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HELEN HERKLOTS, PAMELA LEWIS, LAWRENCE RICHARD AND MY EIGHTH OPERA
THE THREE WISE MEN
|This opera was designed to follow the two mediaeval operas
The Shepherd and The Star, as it tells the same story as The
Star in modern guise.
It is in the form of a Greek Play, episodes between the choruses, which are certainly Cornish Carols set in an unconventional way.
The Rumanian peasant costumes which were used at the first performance at Kings Langley were generously lent by Mrs. Helen Herklots, who most kindly brought them all the way from Peterborough. They do not imply that the country, which is purely imaginary, is Rumania, any more than the Cornish Carols that it is Cornwall.
The First Carol is "Arise and hail the glorious Star that brought the Wise Men from afar." The Prologue immediately follows this. We first see the Astronomer who is disillusioned because his science cannot explain the riddle of the universe. Next comes the Philosopher who is equally disillusioned because no theory seems foolproof. Lastly the Doctor appears who is disillusioned because no remedy seems capable of producing the true health. They meet and see the unusual Star which seems to be drawing them - where they do not know. They quote from the mediaeval play of the Star "Look the Star. Look the brilliance of the Star" and then in Latin "Ecce Stella in oriente previsa. Iterum precedit nos lucida."
The second chorus is "Awake my harp, my lute and cheerful voice." The First scene follows in which the Officer tries to find out from the Wise Men a reason for their journey to report to Herod.
The next chorus is "See mid yonder stars a luminary bright."
In the Second Scene the Three Wise Men are brought before Herod who expounds his philosophy of life (much to the amusement of the Philosopher) beginning "Mans power is limitless now Science takes the place of God." The music here and when accompanying Herod becomes twelve-tone music, a form of music that was invented in the early twentieth century by Arnold Schoenberg, founded on the twelve tone-row or equal temperament - the tuning of keyboard instruments. My theory is that the twelve tone series cannot possibly be true because it makes F# the same as G flat, C# the same as D flat and G# the same as A flat, whereas all string instruments can make a difference between these notes. It therefore seemed to me highly suitable for this form of music to be used by Herod (a part taken by Laurence Richard) especially when outlining his theories which my Three Wise Men were questioning.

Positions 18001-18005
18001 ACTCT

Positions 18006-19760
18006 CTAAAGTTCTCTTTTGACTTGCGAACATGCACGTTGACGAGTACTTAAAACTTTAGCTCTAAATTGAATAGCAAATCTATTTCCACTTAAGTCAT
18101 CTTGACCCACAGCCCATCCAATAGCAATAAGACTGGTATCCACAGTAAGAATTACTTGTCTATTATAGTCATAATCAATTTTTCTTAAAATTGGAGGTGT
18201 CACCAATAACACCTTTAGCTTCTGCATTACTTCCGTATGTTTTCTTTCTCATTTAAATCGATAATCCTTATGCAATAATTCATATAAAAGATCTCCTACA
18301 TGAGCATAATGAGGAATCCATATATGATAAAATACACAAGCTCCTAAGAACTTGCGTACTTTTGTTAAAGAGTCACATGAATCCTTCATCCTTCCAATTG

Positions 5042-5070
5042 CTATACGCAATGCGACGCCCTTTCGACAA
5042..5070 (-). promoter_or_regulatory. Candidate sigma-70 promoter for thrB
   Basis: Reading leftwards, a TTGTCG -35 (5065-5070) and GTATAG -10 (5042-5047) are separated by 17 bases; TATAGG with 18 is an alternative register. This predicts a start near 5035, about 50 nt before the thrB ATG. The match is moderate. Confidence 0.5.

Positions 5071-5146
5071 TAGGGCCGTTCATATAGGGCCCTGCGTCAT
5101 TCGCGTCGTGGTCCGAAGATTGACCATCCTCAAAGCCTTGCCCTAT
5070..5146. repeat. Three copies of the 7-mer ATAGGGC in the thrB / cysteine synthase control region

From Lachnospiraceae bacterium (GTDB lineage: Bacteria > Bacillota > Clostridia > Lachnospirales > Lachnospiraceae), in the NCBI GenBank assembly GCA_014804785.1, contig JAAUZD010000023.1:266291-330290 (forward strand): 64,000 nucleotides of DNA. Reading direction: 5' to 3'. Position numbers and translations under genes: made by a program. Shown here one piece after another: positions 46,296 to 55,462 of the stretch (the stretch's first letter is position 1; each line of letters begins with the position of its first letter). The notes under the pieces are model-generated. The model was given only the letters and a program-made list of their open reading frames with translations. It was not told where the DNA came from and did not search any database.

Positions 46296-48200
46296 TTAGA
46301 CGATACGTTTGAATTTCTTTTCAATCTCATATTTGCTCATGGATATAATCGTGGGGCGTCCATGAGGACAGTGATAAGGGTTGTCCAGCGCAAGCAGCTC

There is a short instrumental intermezzo before Scene III when the Interpreter and the Officer try to show the Wise Men "the model factory" and "the hospital and dispensary", "the Progressive School, and "the stream-lined swimming pool." At last the Doctor says: "Stop! Who are these people gathered here?" The two officers try to move them on. "But this is where lingers our Star." No need to notice them. It is nothing. A group of people come together for a tax-collection or a census. Even in the model state, such things are sometimes necessary," But the Three notice: "so many people gathered here. What are they come for?"
Scene IV. The crowd parts on either side revealing the Madonna with the Holy Child. A Nurse is in attendance and some Shepherds are kneeling before them. The Nurse explains: "This Child has not long been born. There was no room at the inn. But they had to come for fear of Herods decree. And so their little Darling was born in a stable.
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